The Origin Story
Also known as the ‘Marty Stu,’ is often considered the male equivalent of the ‘Mary Sue’ trope, conceived via the world of Star Trek fanfiction.
Mary Sue was a character devised by Paula Smith in her Magnum Opus “A Trekkie’s Tale,” published in December 1974. Unlike many anime-related examples, however, this was intended to be satirical; almost a critique of the unrealistic female protagonists depicted in other works of Trek fanfiction. Mary, a 15 and a half year old Lieutenant had tits, brains and swagger. Every canon character of Trekverse became smitten with her bountiful charm, but whilst her every being excreted pheromones more potent than Axe body spray, she would often turn down the sexual advances of the ship’s male-kind, including its chief ‘ Hunk of Spunk.’
“Gee, golly, gosh, gloriosky,” thought Mary Sue as she stepped on the bridge of the Enterprise. “Here I am, the youngest lieutenant in the fleet – only fifteen and a half years old.” Captain Kirk came up to her. “Oh, Lieutenant, I love you madly. Will you come to bed with me?” “Captain! I am not that kind of girl!” “You’re right, and I respect you for it. Here, take over the ship for a minute while I go get some coffee for us.”
(To be honest, I’d take a 100% Arabica brew any day).
Creating a single, clear-cut definition for the Mary Sue trope however has raised differing opinions, but to put it simply, she is an idealised projection of her author.
So Gary Stu is bascially the dude version of Mary Sue?
Gary is the preferred male synonym of the Mary trope because well… It has 4 letters and also ends in ‘ary?’ Beyond this, the two are comparable in the fact that they are good at what they do, master of their particular skills set/s. They are almost ‘super evolved humans,’ and often obnoxiously so.
How to deal with a Stu
Nevertheless, whilst Mary is often exotically beautiful, with a dose of intelligence sufficient enough to those attracted to the all-consuming gravitational pull of her awesome vagina, she remains rather passive in her demeanor. She doesn’t technically have to do anything to win over the affections of all sentient life. Gary however, as well as being spectacularly handsome (or at least, of above average appearance), is an active agent, a man of action. He is defined by what he does, and how amazingly skilled he is at it.
One important question remains when exploring this topic, are the Mary and Gary archetypes limited to the realms of fanfiction? I would argue not. Smith’s piece was a satirical take on a convention conceived since the birth of storytelling itself. Think back to (all you immortals out there) Greek legends such as Diomedes, who pwned the Greek mythos (https://en.wikipedia.org/wiki/Diomedes).
Of course, all cultures most likely have tales of Stu-like figures, and it could be argued that in Japan, anime is no exception.
Aren’t most Shonen heroes basically Stus?
I have to be careful when naming Stus, simply because I feel it’s important to distinguish between typical Shonen heroes and the Stu.
In Shonen manga and anime, the audience expects a leading male protagonist to have at least the 3 following traits:
- Enduring integrity.
- A ‘give it your all’ personality (ganbatte kudasai!!! Because Japan loves a trier).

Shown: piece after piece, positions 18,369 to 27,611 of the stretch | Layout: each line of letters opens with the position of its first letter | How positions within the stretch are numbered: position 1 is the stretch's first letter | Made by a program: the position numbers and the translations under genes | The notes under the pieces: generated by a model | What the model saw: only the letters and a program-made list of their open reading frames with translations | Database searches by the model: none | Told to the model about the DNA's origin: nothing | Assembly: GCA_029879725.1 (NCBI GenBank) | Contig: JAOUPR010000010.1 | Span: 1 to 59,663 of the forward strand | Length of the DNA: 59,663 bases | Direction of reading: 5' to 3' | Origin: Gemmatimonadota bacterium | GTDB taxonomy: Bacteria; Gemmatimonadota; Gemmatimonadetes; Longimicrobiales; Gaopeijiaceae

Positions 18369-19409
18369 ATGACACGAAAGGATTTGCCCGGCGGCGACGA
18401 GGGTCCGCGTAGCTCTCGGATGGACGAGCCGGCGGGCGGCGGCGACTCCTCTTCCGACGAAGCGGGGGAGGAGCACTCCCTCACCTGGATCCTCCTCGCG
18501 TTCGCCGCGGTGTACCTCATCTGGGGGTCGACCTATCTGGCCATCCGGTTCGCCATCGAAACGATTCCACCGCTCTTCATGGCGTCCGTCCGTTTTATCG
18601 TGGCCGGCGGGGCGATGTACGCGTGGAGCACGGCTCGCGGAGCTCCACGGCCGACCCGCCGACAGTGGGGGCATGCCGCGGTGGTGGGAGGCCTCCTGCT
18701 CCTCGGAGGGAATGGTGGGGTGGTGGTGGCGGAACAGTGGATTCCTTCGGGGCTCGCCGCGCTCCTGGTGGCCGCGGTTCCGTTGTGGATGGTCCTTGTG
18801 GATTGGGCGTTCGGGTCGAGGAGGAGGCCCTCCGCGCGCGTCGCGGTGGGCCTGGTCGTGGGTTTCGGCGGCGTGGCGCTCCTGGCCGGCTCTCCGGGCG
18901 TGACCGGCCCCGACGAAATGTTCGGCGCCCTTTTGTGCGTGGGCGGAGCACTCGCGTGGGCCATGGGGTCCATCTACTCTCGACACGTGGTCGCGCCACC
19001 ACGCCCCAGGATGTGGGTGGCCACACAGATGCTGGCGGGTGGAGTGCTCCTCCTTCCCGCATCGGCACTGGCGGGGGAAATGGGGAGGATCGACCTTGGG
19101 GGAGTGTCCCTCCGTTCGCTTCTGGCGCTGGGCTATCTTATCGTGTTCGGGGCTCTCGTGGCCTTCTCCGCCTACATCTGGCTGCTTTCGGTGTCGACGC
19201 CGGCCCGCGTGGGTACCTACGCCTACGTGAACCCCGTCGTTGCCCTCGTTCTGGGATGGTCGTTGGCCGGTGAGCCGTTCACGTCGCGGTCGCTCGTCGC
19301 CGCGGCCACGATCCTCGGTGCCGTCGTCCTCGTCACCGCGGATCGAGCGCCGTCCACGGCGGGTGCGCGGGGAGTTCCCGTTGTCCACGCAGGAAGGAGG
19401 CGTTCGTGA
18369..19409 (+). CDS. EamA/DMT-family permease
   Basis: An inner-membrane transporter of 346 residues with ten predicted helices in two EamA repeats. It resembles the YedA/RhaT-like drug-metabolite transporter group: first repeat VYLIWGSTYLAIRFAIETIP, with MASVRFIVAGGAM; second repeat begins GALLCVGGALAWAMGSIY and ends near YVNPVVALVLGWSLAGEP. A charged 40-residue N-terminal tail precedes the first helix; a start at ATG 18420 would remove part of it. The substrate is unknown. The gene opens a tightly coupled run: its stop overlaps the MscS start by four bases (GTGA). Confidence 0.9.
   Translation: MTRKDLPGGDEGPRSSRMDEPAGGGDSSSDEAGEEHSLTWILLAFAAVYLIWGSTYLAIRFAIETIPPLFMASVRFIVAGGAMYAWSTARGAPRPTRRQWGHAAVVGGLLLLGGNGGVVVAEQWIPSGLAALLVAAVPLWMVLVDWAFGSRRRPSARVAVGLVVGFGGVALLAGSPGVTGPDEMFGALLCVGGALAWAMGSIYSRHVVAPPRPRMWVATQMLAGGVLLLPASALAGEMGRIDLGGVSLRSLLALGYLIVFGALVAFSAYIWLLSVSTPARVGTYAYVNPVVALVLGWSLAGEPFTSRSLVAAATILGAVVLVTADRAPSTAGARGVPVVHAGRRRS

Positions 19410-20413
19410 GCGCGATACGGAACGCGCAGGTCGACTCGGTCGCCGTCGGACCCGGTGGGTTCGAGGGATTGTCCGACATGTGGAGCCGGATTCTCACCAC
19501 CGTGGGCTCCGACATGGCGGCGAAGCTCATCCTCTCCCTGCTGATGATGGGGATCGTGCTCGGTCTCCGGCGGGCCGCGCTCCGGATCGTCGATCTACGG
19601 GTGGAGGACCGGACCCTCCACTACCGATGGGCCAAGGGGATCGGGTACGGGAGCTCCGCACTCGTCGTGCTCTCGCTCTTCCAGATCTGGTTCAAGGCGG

Nevertheless, a Shonen protagonist isn’t the embodiment of perfection, they are capable of making errors, becoming susceptible to their own follies, and do not necessarily follow an upwards trajectory of awesome. They can be a bit dim (Goku, Dragonball), standoffish (Ichigo Kurosaki, Bleach), impulsive (Naruto) etcetera, etcetera. However irrespective of their drawbacks, they remain pure of heart and are generally selfless in aiding their friends and companions.
Akin to the Stu figure, it serves as form of wish fulfilment, perhaps not necessarily the wishes of the reader/watcher, but of societal expectations for young boys. Shonen by definition is manga and anime in service of a young male audience. It tells boys, “hey try your best, but even if you’re not the sharpest tool in the box at least you are trying.”
Stus don’t have to try or rely on the super-special-awesome power of friendship to pull them through.
Possible Stus include (and this is all down to interpretation): Suzaku Kururugi (Code Geass), Shiba Tatsuya (Mahouka Koukou No Rettousei), Sebastian Michaelis (Black Butler) etc. The problem with these examples is that they’re all tentative instances of the Stu. The INTERNET could (and will) probably bombard me with a million reasons as to why my examples suckzorz, and that’s the problem with ‘outing’ Stus. Notwithstanding my attempts to define him above, very few anime characters can be declared outright Stus. I shall (foolishly) attempt to examine the characterisation of two of the most heavily referenced anime Stus I’ve come across: Inaho Kaizuka (Aldnoah Zero) and Kirigaya ‘Kirito’ Kazuto (Sword Art Online).
An Earth born high schooler with floppy hair, burgundy coloured eyes and a perma-blank stare. His parents were killed in 1999 during Earth’s first conflict with the colonists on Mars (the proclaimed ‘Vers Empire’), so he was largely brought up by his sister Yuki. A ceasefire was declared following a battle on the Moon’s surface which causes ‘the Hypergate’ to explode, making parts of the moon go boom boom. Mars busied itself making big-ass orbital space stations, and Inaho became top of his class at school. Inaho’s world is thrown into conflict with the Vers Empire once again, following an assassination attempt on Princess Asseylum of Vers during a peace mission on Earth. A war ensues, mainly consisting of Japanese teenagers versus bishie men cosplaying as members of the Holy Britannian Empire.
Despite being only fifteen years of age, and a boy of little worldly experience, Inaho takes to intergalactic, mechanised warfare like a duck to water. His sheer brilliance in war makes all the adult characters seem utterly incompetent.
In episode 4: The Children’s Echelon. Earth encounters ‘ Argyre,’ one of the first Martian Kataphrakts (giant space mechas) of the conflict. Argyre makes light of a patrol unit and obliterates Commander Nakabyashi and his crew. As the Terran adults are poo at warfare, Inaho and his non-descript Gaijin friend Calm suit up in their Kataphrakts. Inaho quickly deduces that his bullets are having no effect on Argyre, which is using the ‘Leidenfrost’ effect to drive them off course, so Inaho switches to the more effective AP rounds. Calm is endangered when Argyre prepares to use its awesomely named ‘Beam Katana,’ but our Stu saves his freckled bum by ‘holding up’ the Argyre’s arm and using the momentum of a swinging shipping container to damage the Argyre’s cockpit.